Hey, look! I finally got my meds right!
Well, mostly. The sinus meds are making my heart rate skyrocket, so they need some adjustment. But the rest of it is finally A-OK. Hurray!
Hey, look! I finally got my meds right!
Well, mostly. The sinus meds are making my heart rate skyrocket, so they need some adjustment. But the rest of it is finally A-OK. Hurray!
As I discussed earlier this week and some time ago on Canvas, brand name and generic drugs simply aren’t the same, even with the same active ingredient. Switching to brand Wellbutrin XL and Adderall XR has made an enormous improvement in my ability to function. So the question I’m exploring today is, why?
Because the active ingredients that actually constitute the “medicine” are the same (by law, within 80%-120% of the original) today’s topic is the inactive ingredients. Therein lies the difference between brand name and generic medications. Don’t believe the lies perpetuated by the FDA and swallowed whole by everyone else under the sun: having the same concentration of the active ingredient does not an equivalent medication make, particularly for extended release medications.
I did a little research on the ingredients in Adderall XR and Wellbutrin XL to compare against the generics by manufacturer – notably, many manufacturers have multiple distributors for generics. I also looked up what some of the mysterious chemicals actually are, and then coded them by alarming qualities: allergens, carcinogens, animal products, restricted by some religions (beyond animal products), toxins and other health risks. It’s all online but the source material is a mess.
I am not an expert in pharmaceuticals, I was not exhaustive in my methods, and I do not guarantee that the data ore presentation thereof are error-free. I looked up the ingredients but not in depth, so other sources may list some ingredients as an irritant where I did not find such information. The data I assembled follows the discussion so that you can do your own research and draw your own conclusions.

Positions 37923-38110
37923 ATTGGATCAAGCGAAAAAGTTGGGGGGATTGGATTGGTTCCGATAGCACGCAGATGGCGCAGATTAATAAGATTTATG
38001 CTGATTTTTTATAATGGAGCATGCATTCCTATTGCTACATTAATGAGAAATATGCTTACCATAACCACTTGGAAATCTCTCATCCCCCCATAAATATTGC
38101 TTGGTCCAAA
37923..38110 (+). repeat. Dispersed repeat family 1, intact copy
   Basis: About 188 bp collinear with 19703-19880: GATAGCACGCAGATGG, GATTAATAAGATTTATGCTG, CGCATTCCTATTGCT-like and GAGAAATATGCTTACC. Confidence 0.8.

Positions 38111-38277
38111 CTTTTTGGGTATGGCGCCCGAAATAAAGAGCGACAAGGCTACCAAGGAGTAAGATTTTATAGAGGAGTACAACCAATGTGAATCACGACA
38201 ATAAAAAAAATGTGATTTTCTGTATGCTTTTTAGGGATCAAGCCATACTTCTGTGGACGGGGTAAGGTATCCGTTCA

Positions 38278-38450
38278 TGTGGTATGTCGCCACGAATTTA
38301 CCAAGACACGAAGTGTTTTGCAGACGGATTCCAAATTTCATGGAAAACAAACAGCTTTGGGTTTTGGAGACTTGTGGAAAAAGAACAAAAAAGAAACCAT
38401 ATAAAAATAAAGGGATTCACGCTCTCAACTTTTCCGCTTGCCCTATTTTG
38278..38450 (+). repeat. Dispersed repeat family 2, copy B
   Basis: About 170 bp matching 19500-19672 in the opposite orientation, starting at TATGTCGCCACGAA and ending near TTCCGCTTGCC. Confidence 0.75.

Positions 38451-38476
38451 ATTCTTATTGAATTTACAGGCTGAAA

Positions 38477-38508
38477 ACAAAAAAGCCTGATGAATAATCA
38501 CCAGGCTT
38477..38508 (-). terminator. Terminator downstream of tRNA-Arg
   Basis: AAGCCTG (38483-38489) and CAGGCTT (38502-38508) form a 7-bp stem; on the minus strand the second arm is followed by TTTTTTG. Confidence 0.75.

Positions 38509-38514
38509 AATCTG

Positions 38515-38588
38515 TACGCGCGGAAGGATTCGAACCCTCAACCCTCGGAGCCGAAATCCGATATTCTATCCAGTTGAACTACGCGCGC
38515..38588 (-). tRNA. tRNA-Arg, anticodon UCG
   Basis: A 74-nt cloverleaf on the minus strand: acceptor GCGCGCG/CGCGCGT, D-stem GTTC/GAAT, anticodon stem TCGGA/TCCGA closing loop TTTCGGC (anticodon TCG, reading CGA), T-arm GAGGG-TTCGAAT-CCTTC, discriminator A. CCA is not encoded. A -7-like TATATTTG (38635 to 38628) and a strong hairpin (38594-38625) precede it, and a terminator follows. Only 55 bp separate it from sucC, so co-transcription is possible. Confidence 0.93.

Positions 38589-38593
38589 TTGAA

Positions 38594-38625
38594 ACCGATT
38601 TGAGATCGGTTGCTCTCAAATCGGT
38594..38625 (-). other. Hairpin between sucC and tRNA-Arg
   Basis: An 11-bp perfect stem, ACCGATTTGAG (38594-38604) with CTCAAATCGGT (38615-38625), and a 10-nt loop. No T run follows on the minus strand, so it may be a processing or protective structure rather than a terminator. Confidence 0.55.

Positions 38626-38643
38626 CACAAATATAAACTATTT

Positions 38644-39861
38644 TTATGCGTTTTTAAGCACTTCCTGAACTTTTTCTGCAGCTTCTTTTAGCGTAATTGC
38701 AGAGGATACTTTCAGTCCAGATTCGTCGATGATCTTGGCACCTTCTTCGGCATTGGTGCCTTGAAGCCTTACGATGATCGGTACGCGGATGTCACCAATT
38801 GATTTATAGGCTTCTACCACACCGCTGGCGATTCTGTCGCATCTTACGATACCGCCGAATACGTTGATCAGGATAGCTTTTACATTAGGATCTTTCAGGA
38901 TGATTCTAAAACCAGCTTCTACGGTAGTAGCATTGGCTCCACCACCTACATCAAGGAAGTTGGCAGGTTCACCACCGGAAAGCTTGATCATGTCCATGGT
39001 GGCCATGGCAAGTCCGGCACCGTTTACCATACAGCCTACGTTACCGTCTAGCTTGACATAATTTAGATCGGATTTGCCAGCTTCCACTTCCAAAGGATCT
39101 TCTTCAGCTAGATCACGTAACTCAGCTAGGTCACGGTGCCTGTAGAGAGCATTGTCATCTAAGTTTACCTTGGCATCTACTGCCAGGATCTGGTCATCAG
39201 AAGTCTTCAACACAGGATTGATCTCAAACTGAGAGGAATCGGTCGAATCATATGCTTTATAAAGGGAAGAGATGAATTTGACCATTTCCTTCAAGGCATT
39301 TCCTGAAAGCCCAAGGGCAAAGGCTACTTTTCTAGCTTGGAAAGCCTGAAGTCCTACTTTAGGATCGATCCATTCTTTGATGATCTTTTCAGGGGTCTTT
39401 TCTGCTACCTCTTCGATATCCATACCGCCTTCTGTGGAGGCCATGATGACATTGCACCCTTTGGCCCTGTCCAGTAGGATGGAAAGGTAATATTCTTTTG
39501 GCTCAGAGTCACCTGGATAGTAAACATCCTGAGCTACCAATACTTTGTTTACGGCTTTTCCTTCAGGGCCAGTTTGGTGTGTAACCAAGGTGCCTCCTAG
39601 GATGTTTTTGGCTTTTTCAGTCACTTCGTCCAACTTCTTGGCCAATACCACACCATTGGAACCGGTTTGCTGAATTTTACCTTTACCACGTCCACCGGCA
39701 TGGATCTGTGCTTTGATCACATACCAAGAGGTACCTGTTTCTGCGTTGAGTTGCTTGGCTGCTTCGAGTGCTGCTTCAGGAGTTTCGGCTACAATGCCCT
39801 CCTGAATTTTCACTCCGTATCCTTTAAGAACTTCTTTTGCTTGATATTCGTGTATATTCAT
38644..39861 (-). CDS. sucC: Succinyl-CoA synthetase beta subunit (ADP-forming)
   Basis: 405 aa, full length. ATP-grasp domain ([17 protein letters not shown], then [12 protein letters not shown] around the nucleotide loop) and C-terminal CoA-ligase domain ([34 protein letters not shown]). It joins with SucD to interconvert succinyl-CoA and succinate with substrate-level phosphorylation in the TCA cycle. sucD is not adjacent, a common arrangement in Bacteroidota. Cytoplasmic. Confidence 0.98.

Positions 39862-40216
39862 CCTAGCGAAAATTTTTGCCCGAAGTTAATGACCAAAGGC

The only notable property, given my lack of success in searching out more manufacturers, is the inclusion of several common allergens in the Actavis generic, particularly food dyes. That is probably due more to the fact that the capsule is blue than anything else, because there are not many natural blue coloring agents besides indigo – a similar list of food dyes is probably present for the brand drug’s blue capsules too. However, food dye allergies are one of the causes of ADHD-like behavior in children who do not have ADHD, and presumably some who do. One of the dyes isn’t even approved for use in food (D&C as opposed to FD&C) which suggests it’s kinda nasty.
Actavis also appears to have substituted corn starch for talc, which seems odd given the rising rate of corn allergies, but talc is a carcinogen and it seems as though most substances that fulfill the same purposes (largely to do with the manufacturing process, as far as I can tell) are similarly problematic. But really, do these ingredients behave the same way in my gastrointestinal tract?
I dug deeper with Wellbutrin XL and its generics, in part because of the long-overdue FDA investigation into Impax and Teva for manufacturing a non-bioequivalent drug. Bioequivalence means that the drug should release at about the same rate and concentration, despite having different inactive ingredients that affect the release of the drug. With a long and profitable history, bupropion HCl generics are numerous, as are variations between the ingredient lists.
With few exceptions, the generics have longer ingredient lists than the brand drugs; in fact, I counted up to 11 ingredients that were not present in the original, and total ingredient lists that were twice as long. This is usually not a good sign in processed foods, where extra ingredients often make up for various deficiencies, real or perceived. But even the shortest generic recipe, which I’ve taken, is a far cry from the name brand in terms of efficacy – at least for me.
As is also apparent with the color-coding, the generics have more potentially objectionable ingredients as well, and a wider variety of them. For example, Wellbutrin XL contains only one ingredient I could find obvious problems with – povidones – which are needed for its sustained release, and are an allergen for only a very small number of people.